Literature Study GuidesArrowsmithChapters 19 20 Summary

Arrowsmith | Study Guide

Sinclair Lewis

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Arrowsmith | Chapters 19–20 | Summary

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Summary

Chapter 19

In Part 1 Martin Arrowsmith and Leora Arrowsmith move to Nautilus, Iowa, a city of 70,000 people. It's not a major city, but it is far more cosmopolitan than Wheatsylvania. In Part 2 Martin goes to work for Dr. Almus Pickerbaugh, director of the Department of Public Health. Pickerbaugh is a man who enjoys the sound of his own voice and subjects his employees to long-winded lectures. He also makes up little rhymes to get people to adopt sanitary habits.

In Part 3 Martin learns that his job consists of an odd assortment of duties and a very small amount of laboratory work. In Part 4 he and Leora go to dinner at the Pickerbaugh home. They meet Dr. Pickerbaugh's eight daughters, who form the singing group the Healthette Octette. After dinner the Octette treats the Arrowsmiths to a performance, and they play charades. Nineteen-year-old Orchid Pickerbaugh becomes flirty with Martin, and he seems attracted to her. Later, Leora warns Martin not to have anything to do with Orchid. He feels badly about his attraction to Orchid and about his new job.

Chapter 20

In Part 1 Martin and Leora settle into life in Nautilus. To Martin's surprise, after a few days he gets a call from Irving Watters of the University of Winnemac. Irving is working as a doctor in Nautilus. He invites Martin and Leora to dinner. At dinner both Watters and his wife give Martin and Leora advice on how to be successful in Nautilus. When Mrs. Watters learns they have no children, she tells them they "must" have some. The Arrowsmiths exchange a look. They are relieved when they can finally leave.

In Part 2 Martin and Leora are inundated with invitations to social activities. Although they miss having quiet nights at home, they fall into the habit of "social ease" and learn to play bridge and tennis. The Watters work hard at making them into respectable people. Martin finds that there are benefits to being respectable, like the admiration of Orchid and being listened to by members of the community.

In Part 3 Martin must give a public speech on "What the Laboratory Teaches about Epidemics." At first he is anxious, but he manages to give the speech and people seem to enjoy it. Orchid especially likes it. Leora tells him it was long.

In Part 4 Martin and Leora go to the Pickerbaughs' snow picnic at their log cabin a little north of Nautilus. The school physician pays special attention to Leora, which makes Martin jealous. He decides to go tobogganing with Orchid and then skiing. While skiing, they tumble and wrestle in the snow. When they get back to the cabin, there is sexual tension between them. For a few days after the picnic, Leora gives Martin the cold shoulder. He doesn't ask why.

Analysis

As Martin Arrowsmith goes from one context to the next, he is constantly confronted with people who are more respectable, wealthier, and more socially adept than he is. At his core he wants to be more like Max Gottlieb, who doesn't seem to care about what others think of him. Yet, he can't seem to shed this desire to be successful in outward appearance. This pattern occurs in Nautilus just as it occurred at the university and in Wheatsylvania. There are powerful attractions to being wealthy and viewed as respectable and successful. One is the attraction of women. In these chapters, as Martin and Leora begin to be accepted into respectable society, Martin gets his first taste of sexual temptation while married.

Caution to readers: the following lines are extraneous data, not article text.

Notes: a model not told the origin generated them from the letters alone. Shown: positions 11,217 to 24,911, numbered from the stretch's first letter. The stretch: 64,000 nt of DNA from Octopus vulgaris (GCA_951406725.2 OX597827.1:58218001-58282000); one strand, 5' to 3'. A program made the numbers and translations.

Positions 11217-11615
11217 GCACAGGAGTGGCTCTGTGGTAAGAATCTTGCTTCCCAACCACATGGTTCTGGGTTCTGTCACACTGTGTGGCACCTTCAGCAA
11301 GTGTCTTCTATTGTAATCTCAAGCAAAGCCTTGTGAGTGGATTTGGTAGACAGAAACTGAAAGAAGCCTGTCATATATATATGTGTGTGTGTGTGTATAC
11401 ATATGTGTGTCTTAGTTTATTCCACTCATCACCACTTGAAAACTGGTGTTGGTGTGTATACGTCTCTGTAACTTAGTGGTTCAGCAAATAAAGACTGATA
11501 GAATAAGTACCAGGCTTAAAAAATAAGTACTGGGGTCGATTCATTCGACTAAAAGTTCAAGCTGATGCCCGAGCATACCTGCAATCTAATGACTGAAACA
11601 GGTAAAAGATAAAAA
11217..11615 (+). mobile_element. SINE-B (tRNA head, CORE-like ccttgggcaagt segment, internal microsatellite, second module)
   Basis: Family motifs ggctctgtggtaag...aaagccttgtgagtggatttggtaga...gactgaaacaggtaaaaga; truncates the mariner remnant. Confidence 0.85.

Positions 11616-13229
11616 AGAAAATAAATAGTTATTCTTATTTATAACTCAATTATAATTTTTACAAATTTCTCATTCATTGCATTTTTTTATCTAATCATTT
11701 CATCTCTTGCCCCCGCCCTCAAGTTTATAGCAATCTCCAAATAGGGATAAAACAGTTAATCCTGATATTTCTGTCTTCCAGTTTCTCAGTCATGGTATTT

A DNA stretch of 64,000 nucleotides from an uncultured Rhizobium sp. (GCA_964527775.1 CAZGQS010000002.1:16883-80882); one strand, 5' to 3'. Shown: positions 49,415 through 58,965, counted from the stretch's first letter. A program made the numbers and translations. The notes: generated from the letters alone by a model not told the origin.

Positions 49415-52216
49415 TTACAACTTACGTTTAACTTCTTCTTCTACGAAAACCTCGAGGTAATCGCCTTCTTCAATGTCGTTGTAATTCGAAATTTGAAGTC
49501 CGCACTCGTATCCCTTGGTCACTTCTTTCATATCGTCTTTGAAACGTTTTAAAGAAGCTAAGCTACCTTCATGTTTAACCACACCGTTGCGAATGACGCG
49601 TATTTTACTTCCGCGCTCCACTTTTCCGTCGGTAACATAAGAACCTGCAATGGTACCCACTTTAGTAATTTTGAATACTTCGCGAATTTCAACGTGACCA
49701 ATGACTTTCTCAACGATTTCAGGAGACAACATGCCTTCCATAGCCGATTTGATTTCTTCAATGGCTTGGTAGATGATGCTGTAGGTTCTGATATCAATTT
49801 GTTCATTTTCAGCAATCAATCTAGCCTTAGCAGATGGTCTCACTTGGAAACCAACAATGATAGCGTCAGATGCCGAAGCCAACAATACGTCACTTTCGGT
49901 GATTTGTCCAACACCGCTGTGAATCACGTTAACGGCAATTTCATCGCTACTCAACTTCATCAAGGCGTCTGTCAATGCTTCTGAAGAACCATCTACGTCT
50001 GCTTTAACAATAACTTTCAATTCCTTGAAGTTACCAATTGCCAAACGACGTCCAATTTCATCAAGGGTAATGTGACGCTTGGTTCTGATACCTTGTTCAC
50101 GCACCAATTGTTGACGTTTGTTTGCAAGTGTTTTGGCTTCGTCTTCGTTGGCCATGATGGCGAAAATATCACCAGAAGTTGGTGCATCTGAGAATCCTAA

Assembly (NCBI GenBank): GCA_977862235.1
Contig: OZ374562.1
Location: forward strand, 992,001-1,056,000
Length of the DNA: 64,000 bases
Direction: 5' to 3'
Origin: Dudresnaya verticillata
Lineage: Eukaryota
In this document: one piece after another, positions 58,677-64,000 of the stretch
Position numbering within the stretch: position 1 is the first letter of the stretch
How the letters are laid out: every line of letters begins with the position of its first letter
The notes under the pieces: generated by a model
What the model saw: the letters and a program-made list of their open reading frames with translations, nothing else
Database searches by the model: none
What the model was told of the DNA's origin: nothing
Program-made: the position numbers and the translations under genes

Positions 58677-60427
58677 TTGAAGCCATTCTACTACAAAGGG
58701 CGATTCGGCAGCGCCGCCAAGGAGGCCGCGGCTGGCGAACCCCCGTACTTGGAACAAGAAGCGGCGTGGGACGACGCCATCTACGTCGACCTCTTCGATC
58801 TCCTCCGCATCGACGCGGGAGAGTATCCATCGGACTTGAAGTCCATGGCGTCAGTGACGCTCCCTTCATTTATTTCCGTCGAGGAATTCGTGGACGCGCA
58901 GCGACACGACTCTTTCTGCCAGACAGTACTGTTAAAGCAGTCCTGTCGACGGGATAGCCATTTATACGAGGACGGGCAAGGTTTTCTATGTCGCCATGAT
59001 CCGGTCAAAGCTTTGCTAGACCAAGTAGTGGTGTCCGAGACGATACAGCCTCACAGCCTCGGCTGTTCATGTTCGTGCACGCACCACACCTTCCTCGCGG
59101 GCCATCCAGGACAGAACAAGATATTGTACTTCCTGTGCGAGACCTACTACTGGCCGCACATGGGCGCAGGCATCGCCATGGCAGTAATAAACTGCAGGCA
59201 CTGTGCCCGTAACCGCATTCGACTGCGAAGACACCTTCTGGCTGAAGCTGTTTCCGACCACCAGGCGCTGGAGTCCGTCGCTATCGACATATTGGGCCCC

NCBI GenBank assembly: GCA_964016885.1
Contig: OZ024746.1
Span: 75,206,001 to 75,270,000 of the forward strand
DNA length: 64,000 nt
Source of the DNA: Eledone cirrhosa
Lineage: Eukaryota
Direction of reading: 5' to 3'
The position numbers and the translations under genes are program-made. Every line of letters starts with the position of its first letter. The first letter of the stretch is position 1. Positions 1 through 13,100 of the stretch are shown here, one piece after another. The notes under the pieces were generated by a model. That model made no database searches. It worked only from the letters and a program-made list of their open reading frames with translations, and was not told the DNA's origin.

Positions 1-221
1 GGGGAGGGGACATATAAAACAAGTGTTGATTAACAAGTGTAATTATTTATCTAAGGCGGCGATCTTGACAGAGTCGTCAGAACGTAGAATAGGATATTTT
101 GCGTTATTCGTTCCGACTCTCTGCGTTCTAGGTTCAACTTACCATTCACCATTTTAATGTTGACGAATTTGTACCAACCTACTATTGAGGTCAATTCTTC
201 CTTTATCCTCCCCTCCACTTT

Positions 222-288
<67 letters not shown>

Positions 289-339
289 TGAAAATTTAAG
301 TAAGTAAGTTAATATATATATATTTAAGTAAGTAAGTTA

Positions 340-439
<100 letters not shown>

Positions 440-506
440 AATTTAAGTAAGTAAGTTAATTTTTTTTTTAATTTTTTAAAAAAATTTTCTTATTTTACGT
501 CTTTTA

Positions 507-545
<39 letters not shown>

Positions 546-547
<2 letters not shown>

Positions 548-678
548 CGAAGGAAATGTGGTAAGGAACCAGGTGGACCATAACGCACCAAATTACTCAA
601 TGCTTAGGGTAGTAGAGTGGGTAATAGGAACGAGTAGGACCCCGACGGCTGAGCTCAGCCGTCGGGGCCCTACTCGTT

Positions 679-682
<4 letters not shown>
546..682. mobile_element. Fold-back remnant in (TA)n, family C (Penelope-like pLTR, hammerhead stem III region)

The flirtatious relationship with Orchid Pickerbaugh begins to introduce a real threat to Martin and Leora Arrowsmith's marriage. Leora has made no secret that she'll have to hurt any woman who tries to take Martin from her. So when Martin and Orchid have such a fun time tobogganing and skiing, and Leora clearly notices, suspense escalates. However, Orchid is not a fully fleshed-out character. Rather, she seems to be a manifestation of the more essential temptation—that of respectability. His little flirtation with her runs parallel to his flirtation with the life of success and money. He's at a turning point in life as well as in his marriage.

Another feature of these chapters is the sharp contrast between Martin and the two other doctors—Almus Pickerbaugh and Irving Watters. They are all doctors, but Pickerbaugh is a "salesman" and Watters is just the grown-up version of the appallingly normal student from medical school. But while Martin feels like he might fit in with the salesmanship of Pickerbaugh and the respectability of Watters, Leora knows those things aren't the real Martin. She tells Martin he belongs "in a laboratory, finding out things, not advertising them." She calls him a barbarian, even though he tries to pretend otherwise. She demands, "Are you going on for the rest of your life, stumbling into respectability and having to be dug out again?" Her frustration with him is evident, but so is her importance in the novel as the one person who can pull him away from the lure of respectability and call him back to himself. Her influence is truly vital.

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